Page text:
Category Archives: Music

“Music is at the heart of who I am” An interview with RWCMD, Student Musician Sophie Hallam

Hi Sophie, great to meet you. You are currently studying Music Performance (Flute) at RWCMD, Cardiff, can you give our readers some background information on your career to date?  

Hi Guy, it’s lovely to meet you too! I have been playing the flute for 13 years, previously studying with Berkshire Music Trust, (a registered charity who support everyone to have access to music education regardless of their background) …or Berkshire Maestros as it was known back then! Throughout my time with them I played in numerous ensembles, the most senior being Berkshire Youth Symphony Orchestra, Newbury Concert Band and Newbury Flute Choir.

Since joining the RWCMD in 2020, I have been part of the RWCMD Symphony Orchestra and also formed the Eira Quintet and the Corriera Trio with other members of the college. 

So, what got you interested in the arts? 

I have always been interested in the arts as a whole, singing was one of my hobbies from the moment I could get words out of my mouth! It was actually my mum who got me interested in playing the flute, as she had her old one in the house and let me have a try when I was 8 years old. I fell in love with it straight away and have never looked back since. 

What importance does music have in your life and how have you combined the life of a student musician and opportunities to perform live in your professional career?  

Music is at the heart of who I am. There is not much I do without having music of some description either playing in the background, or playing it myself. It is something that I use to help regulate my mental health, as I believe music can be so empowering regardless of whether you are the listener or performer. The college provide us with many opportunities to sign up to perform, both inside the college and out in the community, so it is all about finding a balance and being disciplined and realistic with how much you can take on alongside the mandatory work that comes with the degree. Alongside this, I often go to schools or learning centres with my ensembles to do community workshops, which is something I hope to continue doing throughout my professional career.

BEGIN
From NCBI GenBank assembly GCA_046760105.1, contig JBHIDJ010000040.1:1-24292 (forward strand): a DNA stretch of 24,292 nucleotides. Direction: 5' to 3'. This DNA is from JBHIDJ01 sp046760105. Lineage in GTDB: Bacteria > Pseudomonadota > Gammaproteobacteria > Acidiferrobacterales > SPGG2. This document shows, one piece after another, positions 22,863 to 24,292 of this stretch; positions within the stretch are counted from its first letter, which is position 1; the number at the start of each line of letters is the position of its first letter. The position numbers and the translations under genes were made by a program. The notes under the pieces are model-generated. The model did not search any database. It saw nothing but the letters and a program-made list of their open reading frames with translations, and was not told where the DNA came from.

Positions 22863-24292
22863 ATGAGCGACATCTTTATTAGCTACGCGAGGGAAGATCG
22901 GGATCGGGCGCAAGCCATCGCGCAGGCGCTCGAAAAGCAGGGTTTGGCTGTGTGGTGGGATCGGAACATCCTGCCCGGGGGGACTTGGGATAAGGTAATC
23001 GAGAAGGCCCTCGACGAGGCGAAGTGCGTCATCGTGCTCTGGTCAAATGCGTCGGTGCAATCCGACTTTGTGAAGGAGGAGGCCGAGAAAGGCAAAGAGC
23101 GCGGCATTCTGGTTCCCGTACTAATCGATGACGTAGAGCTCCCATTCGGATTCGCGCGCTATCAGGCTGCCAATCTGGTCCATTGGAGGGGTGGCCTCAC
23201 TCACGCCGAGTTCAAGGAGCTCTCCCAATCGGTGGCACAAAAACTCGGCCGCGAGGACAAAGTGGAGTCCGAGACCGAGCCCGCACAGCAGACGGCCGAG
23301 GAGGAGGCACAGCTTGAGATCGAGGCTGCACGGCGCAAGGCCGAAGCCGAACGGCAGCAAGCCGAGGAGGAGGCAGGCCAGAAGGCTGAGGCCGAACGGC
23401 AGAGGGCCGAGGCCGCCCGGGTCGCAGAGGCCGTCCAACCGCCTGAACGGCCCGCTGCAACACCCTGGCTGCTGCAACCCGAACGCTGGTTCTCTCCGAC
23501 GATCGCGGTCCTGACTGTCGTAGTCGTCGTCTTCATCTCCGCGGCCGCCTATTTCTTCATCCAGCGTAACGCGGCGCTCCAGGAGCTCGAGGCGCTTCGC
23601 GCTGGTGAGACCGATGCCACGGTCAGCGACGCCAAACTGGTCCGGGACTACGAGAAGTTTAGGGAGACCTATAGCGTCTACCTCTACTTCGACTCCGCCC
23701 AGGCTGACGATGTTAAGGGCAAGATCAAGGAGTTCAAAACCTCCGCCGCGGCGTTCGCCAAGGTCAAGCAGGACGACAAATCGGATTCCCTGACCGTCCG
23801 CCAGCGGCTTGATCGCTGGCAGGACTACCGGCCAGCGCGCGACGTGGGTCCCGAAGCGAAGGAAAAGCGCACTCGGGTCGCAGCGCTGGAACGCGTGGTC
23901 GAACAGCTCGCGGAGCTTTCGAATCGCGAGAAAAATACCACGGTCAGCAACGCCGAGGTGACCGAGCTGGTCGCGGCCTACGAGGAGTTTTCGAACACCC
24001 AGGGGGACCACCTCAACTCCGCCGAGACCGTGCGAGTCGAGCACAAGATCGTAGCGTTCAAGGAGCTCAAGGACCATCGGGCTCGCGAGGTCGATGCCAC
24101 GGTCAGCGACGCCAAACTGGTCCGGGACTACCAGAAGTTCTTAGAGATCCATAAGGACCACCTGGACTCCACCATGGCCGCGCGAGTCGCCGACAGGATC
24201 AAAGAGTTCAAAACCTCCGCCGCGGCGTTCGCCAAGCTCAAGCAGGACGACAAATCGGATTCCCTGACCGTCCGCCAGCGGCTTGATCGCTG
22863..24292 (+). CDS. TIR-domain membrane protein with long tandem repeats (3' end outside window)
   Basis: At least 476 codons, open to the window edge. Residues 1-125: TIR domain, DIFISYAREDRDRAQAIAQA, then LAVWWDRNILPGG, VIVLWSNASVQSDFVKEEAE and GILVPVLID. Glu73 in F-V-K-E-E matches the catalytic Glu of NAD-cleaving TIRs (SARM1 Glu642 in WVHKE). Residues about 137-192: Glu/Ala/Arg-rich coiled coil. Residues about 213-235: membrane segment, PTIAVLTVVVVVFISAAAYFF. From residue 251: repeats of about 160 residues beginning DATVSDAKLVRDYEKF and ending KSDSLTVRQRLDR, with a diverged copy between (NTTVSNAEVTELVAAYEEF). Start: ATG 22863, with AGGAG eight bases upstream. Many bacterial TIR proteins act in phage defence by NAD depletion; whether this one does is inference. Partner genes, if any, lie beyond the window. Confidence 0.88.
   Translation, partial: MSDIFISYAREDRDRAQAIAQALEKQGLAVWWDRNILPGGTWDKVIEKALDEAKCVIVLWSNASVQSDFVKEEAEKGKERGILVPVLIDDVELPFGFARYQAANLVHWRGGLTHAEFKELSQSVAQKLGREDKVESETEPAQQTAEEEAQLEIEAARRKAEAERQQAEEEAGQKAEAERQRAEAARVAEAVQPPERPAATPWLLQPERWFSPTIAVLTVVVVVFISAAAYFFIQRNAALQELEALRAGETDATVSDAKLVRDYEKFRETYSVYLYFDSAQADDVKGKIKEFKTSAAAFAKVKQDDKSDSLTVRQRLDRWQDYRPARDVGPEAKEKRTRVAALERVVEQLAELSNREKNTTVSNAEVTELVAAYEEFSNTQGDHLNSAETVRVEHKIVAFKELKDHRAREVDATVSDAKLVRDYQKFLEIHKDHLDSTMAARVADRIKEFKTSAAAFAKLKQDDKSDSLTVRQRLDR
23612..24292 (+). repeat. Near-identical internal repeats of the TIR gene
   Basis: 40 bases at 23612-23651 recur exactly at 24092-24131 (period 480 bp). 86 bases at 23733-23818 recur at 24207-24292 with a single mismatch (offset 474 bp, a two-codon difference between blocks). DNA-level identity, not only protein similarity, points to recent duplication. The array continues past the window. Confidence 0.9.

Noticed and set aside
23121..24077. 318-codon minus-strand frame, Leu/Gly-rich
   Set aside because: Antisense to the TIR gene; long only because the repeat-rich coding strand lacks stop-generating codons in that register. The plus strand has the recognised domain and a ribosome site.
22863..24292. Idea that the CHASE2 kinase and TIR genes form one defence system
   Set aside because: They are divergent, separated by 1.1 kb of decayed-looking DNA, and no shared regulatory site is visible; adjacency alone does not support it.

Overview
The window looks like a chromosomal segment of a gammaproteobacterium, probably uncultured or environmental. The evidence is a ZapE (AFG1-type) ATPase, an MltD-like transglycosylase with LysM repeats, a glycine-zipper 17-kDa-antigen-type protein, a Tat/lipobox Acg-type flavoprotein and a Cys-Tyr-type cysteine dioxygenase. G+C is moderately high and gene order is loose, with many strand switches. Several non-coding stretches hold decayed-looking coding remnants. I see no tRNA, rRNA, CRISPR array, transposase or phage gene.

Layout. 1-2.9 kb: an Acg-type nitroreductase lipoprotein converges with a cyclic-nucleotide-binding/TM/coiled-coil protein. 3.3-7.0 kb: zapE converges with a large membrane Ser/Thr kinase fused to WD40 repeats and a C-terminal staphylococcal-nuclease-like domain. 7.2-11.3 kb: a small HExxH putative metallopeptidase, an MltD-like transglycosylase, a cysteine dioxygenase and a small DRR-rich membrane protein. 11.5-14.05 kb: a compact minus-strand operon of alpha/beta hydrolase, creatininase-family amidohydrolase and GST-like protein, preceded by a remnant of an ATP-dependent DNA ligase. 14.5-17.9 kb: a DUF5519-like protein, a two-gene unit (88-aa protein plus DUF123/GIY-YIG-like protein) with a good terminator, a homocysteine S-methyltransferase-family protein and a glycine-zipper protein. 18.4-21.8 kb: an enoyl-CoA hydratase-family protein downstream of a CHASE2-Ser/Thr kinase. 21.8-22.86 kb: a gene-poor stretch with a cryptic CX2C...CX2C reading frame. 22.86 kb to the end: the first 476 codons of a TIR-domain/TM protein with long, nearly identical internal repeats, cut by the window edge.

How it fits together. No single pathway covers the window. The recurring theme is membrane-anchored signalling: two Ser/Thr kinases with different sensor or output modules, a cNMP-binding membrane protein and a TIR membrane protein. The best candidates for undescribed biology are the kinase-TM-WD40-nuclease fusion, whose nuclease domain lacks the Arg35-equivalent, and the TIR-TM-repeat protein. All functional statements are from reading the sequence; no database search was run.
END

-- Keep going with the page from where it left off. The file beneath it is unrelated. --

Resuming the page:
The Royal Welsh College of Music & Drama is a Conservatoire, some of our readers may be unfamiliar with this term, how does this differ to study at a University?

That is a great question! Studying at a conservatoire is a lot more performance based than studying Music at a university. We have two solo performance recitals per year (one short, one long), a technical exam specific to our instrument, an orchestral excerpts exam and an ensemble recital. There is still some written assignments each year, however these aren’t as heavily weighted.